The (unofficial) Saab ad competition was an outstanding success, with more than 450 entries received.
Again, I must pass on thanks to our sponsors, who have supported this effort so generously and in doing so, have made this competition that little bit more interesting. Thanks to New Salem Saab, International Saab, ATS, transport services, SoonSaab, State of Nine, Maptun, Elkparts, Saab USA Parts, The Fudge A’fare and a couple of private donors.
We now have three judges in place and they’re currently going through the ads and shortlisting their favourites. Two of the judges are from the United States and one is from England. I can tell you that all three have had years of experience in the fields of advertising and marketing, particularly with Saab cars and we’re fortunate to have them on board.
I am not a judge, but I’ll cast a tie-breaker vote if needed (unlikely).
I’ve asked the judges to send me a list of 15-20 of their favourite ads. Of course, their preferences are not likely to be exactly the same, but hopefully there should be a reasonable number of common selections, enough to make up a group of finalists.
The final vote will belong to you, the readers of Saabs United, via a poll.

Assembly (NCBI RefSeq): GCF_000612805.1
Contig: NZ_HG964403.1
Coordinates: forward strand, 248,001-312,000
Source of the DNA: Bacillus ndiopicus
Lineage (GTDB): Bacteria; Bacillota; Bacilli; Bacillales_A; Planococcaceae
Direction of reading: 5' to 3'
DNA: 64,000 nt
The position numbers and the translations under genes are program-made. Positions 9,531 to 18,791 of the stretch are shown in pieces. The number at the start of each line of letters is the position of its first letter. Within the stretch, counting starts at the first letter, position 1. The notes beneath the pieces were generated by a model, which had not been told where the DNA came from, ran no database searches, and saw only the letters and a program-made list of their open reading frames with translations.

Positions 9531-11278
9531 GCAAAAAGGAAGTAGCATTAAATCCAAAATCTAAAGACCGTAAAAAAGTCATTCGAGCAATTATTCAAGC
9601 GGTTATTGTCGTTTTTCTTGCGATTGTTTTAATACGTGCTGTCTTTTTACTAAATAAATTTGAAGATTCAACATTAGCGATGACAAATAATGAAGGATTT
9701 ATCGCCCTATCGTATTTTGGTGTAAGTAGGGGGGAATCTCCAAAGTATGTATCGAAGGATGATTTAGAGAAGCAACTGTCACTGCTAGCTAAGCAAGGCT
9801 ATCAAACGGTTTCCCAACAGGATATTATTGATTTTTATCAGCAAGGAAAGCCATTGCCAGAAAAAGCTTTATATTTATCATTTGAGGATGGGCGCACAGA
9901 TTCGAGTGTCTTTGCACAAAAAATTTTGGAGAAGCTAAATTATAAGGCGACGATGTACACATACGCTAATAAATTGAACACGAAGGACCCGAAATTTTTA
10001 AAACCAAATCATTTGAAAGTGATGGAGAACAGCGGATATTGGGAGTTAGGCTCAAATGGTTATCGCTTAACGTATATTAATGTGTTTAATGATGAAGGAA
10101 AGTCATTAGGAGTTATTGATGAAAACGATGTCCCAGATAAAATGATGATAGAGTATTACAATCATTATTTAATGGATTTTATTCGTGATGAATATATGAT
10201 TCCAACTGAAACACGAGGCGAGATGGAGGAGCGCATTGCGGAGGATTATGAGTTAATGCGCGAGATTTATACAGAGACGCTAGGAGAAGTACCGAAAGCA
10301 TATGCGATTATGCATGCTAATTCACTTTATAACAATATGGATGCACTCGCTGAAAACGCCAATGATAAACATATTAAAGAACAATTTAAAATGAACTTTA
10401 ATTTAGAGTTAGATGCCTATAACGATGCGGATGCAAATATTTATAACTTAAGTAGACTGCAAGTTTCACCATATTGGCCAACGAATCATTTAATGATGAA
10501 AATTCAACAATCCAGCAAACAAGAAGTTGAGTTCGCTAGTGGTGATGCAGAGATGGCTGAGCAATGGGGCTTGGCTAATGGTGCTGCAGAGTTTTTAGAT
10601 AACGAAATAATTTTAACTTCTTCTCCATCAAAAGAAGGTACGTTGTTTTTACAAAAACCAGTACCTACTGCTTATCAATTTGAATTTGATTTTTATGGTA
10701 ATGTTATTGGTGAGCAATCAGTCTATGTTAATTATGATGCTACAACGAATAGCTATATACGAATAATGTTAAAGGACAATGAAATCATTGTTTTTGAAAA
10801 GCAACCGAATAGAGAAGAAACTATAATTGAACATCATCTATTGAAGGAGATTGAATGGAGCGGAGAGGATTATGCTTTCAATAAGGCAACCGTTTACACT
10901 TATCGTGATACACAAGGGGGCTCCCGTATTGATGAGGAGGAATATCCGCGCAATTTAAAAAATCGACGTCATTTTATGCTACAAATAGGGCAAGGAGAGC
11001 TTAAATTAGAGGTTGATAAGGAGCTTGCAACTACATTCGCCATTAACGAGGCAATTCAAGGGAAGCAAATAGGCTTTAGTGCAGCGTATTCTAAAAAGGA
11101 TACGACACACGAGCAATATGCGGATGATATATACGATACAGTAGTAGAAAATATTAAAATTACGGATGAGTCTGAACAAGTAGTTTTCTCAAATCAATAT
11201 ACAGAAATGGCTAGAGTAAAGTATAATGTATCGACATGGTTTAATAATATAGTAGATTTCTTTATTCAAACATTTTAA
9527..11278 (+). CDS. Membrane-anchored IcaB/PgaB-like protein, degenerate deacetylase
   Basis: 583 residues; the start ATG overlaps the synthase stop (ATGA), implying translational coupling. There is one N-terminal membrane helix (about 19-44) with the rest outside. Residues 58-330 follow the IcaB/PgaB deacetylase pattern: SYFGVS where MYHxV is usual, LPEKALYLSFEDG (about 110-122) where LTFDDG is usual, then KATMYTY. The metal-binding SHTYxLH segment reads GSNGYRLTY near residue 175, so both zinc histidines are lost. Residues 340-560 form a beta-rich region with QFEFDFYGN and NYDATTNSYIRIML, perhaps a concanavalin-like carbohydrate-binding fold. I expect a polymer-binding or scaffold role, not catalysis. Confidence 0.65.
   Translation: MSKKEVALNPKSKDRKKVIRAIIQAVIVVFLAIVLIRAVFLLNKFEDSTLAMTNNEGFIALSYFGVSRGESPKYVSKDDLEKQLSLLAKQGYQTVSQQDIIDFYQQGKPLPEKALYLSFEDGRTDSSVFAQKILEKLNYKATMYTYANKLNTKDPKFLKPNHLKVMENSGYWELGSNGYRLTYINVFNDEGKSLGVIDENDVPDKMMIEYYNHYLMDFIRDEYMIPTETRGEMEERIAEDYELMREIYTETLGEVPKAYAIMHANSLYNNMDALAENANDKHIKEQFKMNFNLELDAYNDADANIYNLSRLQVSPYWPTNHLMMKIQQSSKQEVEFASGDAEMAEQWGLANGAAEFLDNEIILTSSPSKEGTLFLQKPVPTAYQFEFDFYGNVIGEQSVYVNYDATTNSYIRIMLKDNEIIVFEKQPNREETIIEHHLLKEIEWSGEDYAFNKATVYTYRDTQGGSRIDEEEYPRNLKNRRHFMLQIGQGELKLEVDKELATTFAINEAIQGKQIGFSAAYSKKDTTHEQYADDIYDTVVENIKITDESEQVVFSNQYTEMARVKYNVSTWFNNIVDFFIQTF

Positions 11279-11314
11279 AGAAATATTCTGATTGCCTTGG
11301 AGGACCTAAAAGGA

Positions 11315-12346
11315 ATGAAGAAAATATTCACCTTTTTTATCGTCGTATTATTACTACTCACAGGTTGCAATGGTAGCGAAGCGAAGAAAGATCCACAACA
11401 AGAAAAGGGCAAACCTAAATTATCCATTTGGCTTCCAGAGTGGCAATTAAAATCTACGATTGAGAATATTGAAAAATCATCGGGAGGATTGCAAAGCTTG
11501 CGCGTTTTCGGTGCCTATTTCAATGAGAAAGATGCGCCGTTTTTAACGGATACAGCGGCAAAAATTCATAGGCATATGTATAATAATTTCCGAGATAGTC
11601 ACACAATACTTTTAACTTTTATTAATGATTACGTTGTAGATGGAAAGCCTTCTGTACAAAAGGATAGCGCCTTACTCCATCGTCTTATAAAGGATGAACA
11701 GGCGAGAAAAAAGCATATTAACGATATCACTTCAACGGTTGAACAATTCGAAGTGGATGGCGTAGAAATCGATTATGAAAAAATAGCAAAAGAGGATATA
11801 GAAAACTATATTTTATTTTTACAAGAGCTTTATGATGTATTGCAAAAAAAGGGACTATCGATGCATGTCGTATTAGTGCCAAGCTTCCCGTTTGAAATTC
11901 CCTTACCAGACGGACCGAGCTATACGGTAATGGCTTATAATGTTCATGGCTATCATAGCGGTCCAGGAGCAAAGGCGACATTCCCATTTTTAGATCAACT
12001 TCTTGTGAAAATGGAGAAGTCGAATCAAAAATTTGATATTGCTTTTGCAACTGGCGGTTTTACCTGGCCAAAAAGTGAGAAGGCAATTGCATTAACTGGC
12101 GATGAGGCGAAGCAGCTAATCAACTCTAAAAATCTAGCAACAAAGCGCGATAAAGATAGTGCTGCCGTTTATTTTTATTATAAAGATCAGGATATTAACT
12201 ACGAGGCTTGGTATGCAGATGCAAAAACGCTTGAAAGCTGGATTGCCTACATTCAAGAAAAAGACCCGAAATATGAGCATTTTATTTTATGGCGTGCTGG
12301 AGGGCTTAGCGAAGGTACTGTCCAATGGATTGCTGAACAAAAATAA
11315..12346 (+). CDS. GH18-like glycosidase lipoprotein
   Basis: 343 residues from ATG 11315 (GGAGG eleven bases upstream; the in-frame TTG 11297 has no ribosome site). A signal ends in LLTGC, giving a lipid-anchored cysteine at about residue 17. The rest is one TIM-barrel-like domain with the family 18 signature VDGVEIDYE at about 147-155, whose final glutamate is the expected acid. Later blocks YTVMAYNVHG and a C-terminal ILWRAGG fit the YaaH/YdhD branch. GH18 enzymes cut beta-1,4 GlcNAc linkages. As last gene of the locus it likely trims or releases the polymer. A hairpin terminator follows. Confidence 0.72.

I sent these guidelines to the judges over the weekend:
1. What I’d like for you to be able to do is pick out your favourite 15-20 ads. If we’re all thinking along similar lines, then hopefully there should be enough ads in common between your three lists for me construct a final group of 10 or so for people to cast their vote on.
2. What are the judging criteria?
I initially asked people to do the following:
Design and construct a graphic and text suitable for a Saab magazine-style advertisment. Your ad needs to be ready to run – image and print all together in the one jpg file.
So that’s what should be at the top of your mind. A magazine style ad, either single page or double spread (depending on the shape of the ad submitted). If you were flicking through a magazine, would you stop at the ad? Would you read it? Would it make an impression on you, maybe enough of an impression to take an action?
3. Whilst impressive text is impressive, I would hate to rule out someone for whom English is not their native language if their concept is impressive but the expression shows they’re not a native English speaker. If someone’s got a great, original idea but the text could improve, then I think the idea should take precedence.
4. Where an ad is obviously reliant on other ads as part of a series, I think we should count the series as a whole. This, however, should not be confused with a series of ads along a similar theme, but which are standalone, complete ads in themselves. There are not many submitted that need to be judged as a series.